Detroit Lions’ upset win makes a big statement to NFL. And more importantly, to themselves

Detroit Free Press

People are uncomfortable with labels, and rightly so. They feel reductive and inadequate.

Yet here we are, trying to make sense of what the Detroit Lions’ 30-12 dismantling of the mighty Arizona Cardinals all meant.

Was it a mirage? Dumb luck catching a good team on a short week? Maybe karmic payback for all those close losses?

Call it whatever you want. For me, I will succumb to a label only because it fits so well it must be applied to the thorough thumping the Lions gave the Cardinals: statement game.

SHAWNWINDSOR: Forget about the NFL draft: Lions needed this win more for their future

Because that’s what this game was, a statement from the Lions to the rest of the NFL, but mostly to themselves. A struggling team shouting from the rooftops that they had this kind of performance in them all along and they knew it.

It’s easy for anyone to look at the Lions (2-11-1) and the Cardinals (10-4) and think this was a fluke. But I’ll tell you two things about that. One, there’s no such thing as a fluke 30-12 win in the NFL. And two, if you’ve watched the Lions closely this season, you know how often they’ve been close to victory.

And how about this? They’ve suddenly won two of their past three games. And on the heels of last week’s disastrous 38-10 loss at Denver that eliminated them from playoff contention, they answered a season’s worth of disappointment with this statement, a definitive declaration that they aren’t rolling over for anyone.

“Whoever the opponent is, we’re going to go out there and compete,” left tackle Taylor Decker said. “We’ve had games against some of the top teams in the league where we’ve been really close. And then we’ve had games where we haven’t played as well and maybe we’ve gotten blown out a little bit.

[ What Lions’ win over Arizona Cardinals means for 2022 NFL draft positioning ]

“So hopefully we can start to see some momentum and we can keep that identity. Because if we execute our job we can stick to the identity and the game plan we want. It’s tough if the offense isn’t moving the ball to be able to run the ball, be able to run the play actions. … It was fun to see everything come together and just kind of dominate in all phases, and I think a lot of guys stepped up.”

You could point to players like safety Will Harris, who was pressed into playing cornerback. Or running back Craig Reynolds, an undrafted afterthought technically still on the practice squad, who rushed for 112 yards in his seventh NFL game.

But the player who really stepped up was quarterback Jared Goff, who shook off a season’s worth of uneven play and turned in his best game as a Lion.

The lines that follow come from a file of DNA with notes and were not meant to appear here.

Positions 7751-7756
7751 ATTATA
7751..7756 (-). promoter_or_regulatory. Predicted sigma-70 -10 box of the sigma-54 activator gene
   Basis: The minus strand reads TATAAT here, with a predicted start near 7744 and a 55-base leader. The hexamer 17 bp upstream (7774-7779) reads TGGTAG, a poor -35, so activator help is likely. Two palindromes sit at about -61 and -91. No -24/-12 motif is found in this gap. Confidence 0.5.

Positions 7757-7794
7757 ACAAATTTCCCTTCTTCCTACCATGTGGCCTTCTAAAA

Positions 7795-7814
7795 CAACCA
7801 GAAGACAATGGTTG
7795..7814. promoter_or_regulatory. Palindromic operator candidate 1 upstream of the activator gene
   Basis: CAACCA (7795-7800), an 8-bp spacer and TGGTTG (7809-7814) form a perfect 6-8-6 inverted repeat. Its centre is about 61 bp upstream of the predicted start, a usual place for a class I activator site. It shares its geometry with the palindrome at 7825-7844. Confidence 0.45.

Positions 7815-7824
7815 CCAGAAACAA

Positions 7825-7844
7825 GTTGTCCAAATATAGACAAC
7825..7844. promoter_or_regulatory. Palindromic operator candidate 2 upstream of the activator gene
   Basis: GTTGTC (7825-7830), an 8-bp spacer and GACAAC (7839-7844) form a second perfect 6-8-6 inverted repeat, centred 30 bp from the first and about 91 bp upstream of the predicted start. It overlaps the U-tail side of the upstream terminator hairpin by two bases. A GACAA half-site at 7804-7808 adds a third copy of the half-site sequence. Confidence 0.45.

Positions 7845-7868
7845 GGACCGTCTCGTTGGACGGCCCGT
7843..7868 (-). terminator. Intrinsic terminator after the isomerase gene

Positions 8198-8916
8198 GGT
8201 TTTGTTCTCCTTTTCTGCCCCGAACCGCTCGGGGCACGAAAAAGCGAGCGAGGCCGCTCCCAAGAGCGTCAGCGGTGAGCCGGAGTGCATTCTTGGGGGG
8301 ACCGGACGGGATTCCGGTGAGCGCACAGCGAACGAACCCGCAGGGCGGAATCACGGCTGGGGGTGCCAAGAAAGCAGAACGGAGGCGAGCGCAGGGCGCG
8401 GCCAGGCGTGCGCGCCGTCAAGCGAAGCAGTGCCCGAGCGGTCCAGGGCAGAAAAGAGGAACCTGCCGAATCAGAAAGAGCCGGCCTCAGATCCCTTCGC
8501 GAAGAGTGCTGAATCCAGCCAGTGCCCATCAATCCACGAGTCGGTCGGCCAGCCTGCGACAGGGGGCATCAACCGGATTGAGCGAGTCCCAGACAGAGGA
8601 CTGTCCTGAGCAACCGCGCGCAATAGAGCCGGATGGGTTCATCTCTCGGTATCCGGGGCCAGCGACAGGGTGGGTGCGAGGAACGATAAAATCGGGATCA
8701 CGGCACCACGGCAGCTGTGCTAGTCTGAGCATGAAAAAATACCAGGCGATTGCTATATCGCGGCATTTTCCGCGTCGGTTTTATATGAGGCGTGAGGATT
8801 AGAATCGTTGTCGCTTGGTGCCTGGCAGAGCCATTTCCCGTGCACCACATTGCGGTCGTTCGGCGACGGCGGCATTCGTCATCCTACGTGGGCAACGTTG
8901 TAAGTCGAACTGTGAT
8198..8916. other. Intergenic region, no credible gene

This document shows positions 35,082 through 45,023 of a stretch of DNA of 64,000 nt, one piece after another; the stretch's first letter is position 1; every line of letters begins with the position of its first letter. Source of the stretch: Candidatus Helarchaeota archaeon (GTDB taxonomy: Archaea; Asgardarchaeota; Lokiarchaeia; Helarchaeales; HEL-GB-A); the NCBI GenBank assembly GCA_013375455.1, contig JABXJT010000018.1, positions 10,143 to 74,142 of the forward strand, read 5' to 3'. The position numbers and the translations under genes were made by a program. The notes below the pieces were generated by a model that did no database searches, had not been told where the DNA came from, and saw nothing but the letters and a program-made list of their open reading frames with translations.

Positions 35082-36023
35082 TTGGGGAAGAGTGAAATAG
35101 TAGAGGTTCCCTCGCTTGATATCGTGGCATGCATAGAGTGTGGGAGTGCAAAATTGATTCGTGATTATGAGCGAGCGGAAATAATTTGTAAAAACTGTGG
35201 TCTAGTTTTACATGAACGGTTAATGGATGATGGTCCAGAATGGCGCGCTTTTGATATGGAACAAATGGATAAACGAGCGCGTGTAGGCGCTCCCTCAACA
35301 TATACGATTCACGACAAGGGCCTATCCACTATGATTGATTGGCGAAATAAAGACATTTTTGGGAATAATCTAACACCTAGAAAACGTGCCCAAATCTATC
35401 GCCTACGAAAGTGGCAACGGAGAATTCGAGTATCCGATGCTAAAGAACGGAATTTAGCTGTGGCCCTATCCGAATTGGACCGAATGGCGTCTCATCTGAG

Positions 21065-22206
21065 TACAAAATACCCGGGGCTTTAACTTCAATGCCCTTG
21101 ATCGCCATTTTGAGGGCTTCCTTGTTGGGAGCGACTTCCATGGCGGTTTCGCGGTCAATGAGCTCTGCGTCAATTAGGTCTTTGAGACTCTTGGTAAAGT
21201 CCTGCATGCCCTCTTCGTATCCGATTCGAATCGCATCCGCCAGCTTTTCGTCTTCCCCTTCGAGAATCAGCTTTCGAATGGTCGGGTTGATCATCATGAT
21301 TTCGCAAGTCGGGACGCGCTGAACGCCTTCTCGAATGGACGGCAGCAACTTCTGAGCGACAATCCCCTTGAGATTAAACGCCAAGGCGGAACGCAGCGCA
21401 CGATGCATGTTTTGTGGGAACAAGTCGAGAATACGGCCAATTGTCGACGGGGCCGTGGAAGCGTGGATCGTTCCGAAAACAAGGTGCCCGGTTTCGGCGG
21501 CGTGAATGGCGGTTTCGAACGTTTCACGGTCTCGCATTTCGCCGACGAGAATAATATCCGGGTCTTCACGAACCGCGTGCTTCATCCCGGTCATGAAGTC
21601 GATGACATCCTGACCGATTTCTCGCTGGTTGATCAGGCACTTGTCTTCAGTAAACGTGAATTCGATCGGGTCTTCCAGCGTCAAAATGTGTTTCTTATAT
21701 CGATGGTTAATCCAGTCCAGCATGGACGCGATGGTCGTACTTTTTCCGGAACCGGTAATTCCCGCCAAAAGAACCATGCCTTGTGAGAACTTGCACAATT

Goff recently lost his best receiver, tight end T.J. Hockenson, for the season and he once again didn’t have his top two running backs. But he never seemed hampered by the talent deficit. He was patient early, tough when he had to be, and smart, accurate and lethal most of the game.

“Today is the fun part about it, for sure,” Goff said. “But you have to fight through some of those dark times to get there. It’s been obviously a long year for all of us with the Lions, but days like today make it all worth it to put that extra time in and do all the right things.”

Goff entered with an amazing record against the Cardinals. In eight previous games, he was 7-1 with 11 touchdowns, three interceptions and a 103 passer rating. But that success came with the Rams. The Lions are just starting a rebuild and Goff was blunt about the discrepancy between his new team and his old NFC West foe.

“On paper,” he said, “we don’t match up with them. On paper we don’t. … We have a good coaching staff that we believe in and a good fight to us that allows us to win games like this.”

MORE FROM MONARREZ: Was the win over the Cardinals one of the biggest upsets in Lions history?

Games like this are statements, even if Lions coach Dan Campbell denied they exist.

“No,” he said. “I mean, look, I don’t see statement win. Here’s what I see. We knew we could win this game and we feel like that every week. But we knew we could, but we knew we had to play a certain type of game, like any week, if we can execute the game plan.”

Yes, coaches and their game plans. Surely it will always be a win if you just preheat the oven and follow the instructions. Of course, football is about a lot more than plans. It’s about people. And if you can get enough of them to believe, a team can do anything.

That’s why I have to disagree with Campbell. He has created this culture of belief for the Lions and now it has not only come to fruition, but it has also planted the seeds for future success.

“And what would make it even more worth (the extra effort this season),” Goff said, “is if we were able to finish these last three games off the right way and go into the offseason going, ‘OK, we did some things there.’ And we can have a little bit of confidence coming into next season.”

That’s the key to everything the Lions have been working for this season: A reason to believe in the future. And if the winning starts next season, you can bet the players and coaches will invoke this victory over Arizona. They will reference it as a beginning, talk about what it meant, discuss the possibilities that it revealed, because there are many statements that deserve to be made about this game.

Contact Carlos Monarrez at cmonarrez@freepress.com and follow him on Twitter @cmonarrez.

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